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<p>A bartender makes drinks for customers inside Madrinas during the bar’s “last dance” Friday, Nov 11, 2022.</p>

A bartender makes drinks for customers inside Madrinas during the bar’s “last dance” Friday, Nov 11, 2022.

It’s the end of an era, some bar-hoppers say. Madrina’s, a downtown Gainesville cocktail bar, is set to close its doors for financial reasons after six years in business. 

The news became public via an Instagram post Nov. 4. Written by TJ Palmieri, the managing partner and one of three of Madrina’s owners, the post thanked the bar’s loyal customers, bartenders and other staff for all Madrina’s accomplished during its lifespan.

More than 250 local businesses and Gainesville residents commented on the post with well-wishes, red heart emojis and anecdotes of their favorite Madrina’s memories.

Alejandra Zavala, a 23-year-old Miami consultant and UF alumna, wrote that Madrina’s was still her favorite bar even after leaving Gainesville. Compared to the bars in Miami, she said, Madrina’s was more intimate.

“There's just nowhere I felt so welcomed and so appreciated like I did at Madrina’s,” she said.

But people haven’t flocked to the bar in the same numbers since the COVID-19 pandemic, Palmieri said. The announcement might’ve been a surprise for some, he said. But hosting two good nights a week wasn’t bringing in the funds the staff needed to stay open.

“I think one of my partners was having to put a little bit of money in just to make sure we were making payroll,” he said. “It’s just a business decision more than anything.”

Madrina’s opened at 9 W. University Ave. in 2016 but existed as a pop-up spot for a year and a half before that, Palmieri said. 

In 2018, Madrina’s was nominated for best new cocktail bar in the East alongside bars in Orlando, New York City and Nashville. It was the first time a Gainesville bar was recognized by Tales of the Cocktail, a foundation that hosts conferences for people in the spirits industry, Palmieri said. 

The cocktail bar’s menu featured daiquiris, beer, wine and Zavala’s favorite: the espresso martini.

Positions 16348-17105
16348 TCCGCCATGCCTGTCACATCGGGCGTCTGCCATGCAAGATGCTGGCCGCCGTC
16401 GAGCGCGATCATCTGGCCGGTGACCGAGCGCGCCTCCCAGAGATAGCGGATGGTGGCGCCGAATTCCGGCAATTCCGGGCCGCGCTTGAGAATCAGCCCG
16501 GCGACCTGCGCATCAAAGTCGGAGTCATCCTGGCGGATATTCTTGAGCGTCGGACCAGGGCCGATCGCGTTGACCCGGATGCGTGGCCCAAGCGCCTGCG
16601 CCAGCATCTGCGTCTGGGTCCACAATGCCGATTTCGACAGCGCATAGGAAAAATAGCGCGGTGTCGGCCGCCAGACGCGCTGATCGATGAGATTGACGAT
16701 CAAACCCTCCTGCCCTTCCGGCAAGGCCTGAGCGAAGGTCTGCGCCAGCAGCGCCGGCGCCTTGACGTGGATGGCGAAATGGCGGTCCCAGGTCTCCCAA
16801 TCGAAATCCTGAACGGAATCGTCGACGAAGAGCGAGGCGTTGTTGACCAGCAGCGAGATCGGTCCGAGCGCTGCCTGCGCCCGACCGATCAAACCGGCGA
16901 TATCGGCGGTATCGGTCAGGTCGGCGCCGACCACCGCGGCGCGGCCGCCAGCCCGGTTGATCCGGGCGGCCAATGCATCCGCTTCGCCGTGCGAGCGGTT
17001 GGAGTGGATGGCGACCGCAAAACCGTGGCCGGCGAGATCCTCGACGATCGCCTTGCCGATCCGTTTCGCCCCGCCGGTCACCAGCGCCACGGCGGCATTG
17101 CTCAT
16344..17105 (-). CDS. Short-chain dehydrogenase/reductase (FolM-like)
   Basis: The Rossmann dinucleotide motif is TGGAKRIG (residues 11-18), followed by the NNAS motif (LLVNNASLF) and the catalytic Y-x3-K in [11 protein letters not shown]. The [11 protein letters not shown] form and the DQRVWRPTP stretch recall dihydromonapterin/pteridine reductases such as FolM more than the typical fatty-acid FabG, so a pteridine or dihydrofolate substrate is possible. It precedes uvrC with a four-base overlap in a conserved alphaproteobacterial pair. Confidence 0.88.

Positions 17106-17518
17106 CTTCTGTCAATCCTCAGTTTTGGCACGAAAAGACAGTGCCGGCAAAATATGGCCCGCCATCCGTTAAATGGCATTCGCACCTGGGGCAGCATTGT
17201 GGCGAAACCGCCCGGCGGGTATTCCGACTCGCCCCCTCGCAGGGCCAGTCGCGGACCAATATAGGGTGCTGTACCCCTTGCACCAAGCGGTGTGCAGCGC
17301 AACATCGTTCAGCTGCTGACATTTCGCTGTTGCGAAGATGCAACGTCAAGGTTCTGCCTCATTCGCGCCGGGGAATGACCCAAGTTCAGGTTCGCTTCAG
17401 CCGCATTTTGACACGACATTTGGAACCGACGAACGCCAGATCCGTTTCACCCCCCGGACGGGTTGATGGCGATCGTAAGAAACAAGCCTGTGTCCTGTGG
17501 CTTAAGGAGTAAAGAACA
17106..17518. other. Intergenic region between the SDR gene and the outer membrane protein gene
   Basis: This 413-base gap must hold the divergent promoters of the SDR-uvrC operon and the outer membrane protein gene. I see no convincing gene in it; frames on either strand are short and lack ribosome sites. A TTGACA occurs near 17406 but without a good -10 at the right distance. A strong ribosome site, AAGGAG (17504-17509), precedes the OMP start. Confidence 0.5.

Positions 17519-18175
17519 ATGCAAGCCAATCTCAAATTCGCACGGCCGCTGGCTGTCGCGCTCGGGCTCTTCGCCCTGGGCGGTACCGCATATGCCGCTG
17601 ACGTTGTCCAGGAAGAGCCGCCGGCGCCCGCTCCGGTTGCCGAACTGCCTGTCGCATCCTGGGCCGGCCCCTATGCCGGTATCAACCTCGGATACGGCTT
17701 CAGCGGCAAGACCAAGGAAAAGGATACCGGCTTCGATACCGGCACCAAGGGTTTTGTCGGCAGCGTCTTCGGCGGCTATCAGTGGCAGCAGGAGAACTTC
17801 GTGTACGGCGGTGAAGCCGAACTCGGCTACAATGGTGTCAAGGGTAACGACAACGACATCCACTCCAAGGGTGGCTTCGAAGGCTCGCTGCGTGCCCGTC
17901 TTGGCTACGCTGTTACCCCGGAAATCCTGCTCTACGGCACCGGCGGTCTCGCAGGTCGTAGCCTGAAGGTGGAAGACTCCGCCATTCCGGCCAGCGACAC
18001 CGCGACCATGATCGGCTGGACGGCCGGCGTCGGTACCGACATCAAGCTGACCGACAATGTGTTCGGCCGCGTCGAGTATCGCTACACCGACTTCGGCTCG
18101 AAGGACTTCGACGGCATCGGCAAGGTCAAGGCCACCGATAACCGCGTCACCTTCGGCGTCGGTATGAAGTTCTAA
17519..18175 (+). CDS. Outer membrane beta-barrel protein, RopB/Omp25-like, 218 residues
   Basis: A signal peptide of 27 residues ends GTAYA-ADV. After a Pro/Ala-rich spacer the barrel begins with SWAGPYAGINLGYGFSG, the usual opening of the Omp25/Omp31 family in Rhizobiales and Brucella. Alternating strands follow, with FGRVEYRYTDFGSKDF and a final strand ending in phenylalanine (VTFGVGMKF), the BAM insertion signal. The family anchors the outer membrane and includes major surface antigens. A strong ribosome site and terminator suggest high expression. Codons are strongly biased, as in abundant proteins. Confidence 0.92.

Zavala celebrated her birthday at Madrina’s in addition to the several times she’d pass through the bar each week before graduating, she said.

“That’s a big sigh — knowing that whenever I do get to come back, they won’t be open and running for me to get an espresso martini,” she said.

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Some of the staff, like Palmieri who’d been working from California for the past year and a half, didn’t know the bar was closing until the week of the announcement, he said. Instead, the decision was left in the hands of Madrina’s other two owners. 

Though he wholeheartedly agreed with the choice to close, Palmieri said, he might’ve gone about it in a different way. That way, he said, there could’ve been more scheduled time for people to have their last Madrina’s drink. After the announcement was made Nov. 4, the bar posted Nov. 8 that it would hold its last event Nov. 11.

“But also, it's easy for me to say in retrospect, and I'm not the one who's having to sort of flip the business in the meantime,” he said.

Sarah Millard, a 25-year-old nurse at UF Health Shands Hospital, attended Madrina’s final event to say goodbye. Whenever she had visitors in Gainesville, she said, she brought them to Madrina’s.

“The bartenders are super nice and super knowledgeable and are always willing to make basically any cocktail that you can even dream of,” she said.

One of the reasons Zavala said she loved the bar so much was because it was a Cuban-owned business.

“I definitely saw a lot of my culture in their environment,” she said. “Even my first time walking in, I was like, ‘Oh, they're playing Celia Cruz — like, this is Gainesville. This is not something you find very often.’”

Madrina’s was inspired by Palmieri’s Cuban family and his childhood experiences, he said. In Spanish, madrina means godmother — but madrina was also what Palmieri called his grandmother.

Palmieri’s personal ties to the bar, he said, made it difficult to close.

“To see so many people really positively affected by the whole thing,” he said, “it made me feel great — like my grandmother would have been proud of me.” 

Contact Lauren at Follow her on Twitter @LaurenBrensel.

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Lauren Brensel

Lauren Brensel is a journalism sophomore and a metro reporter for The Alligator. In her free time, she's found going on mental health walks, being silly with friends, hiding from the public and reminding those around her that they did this song on Glee.

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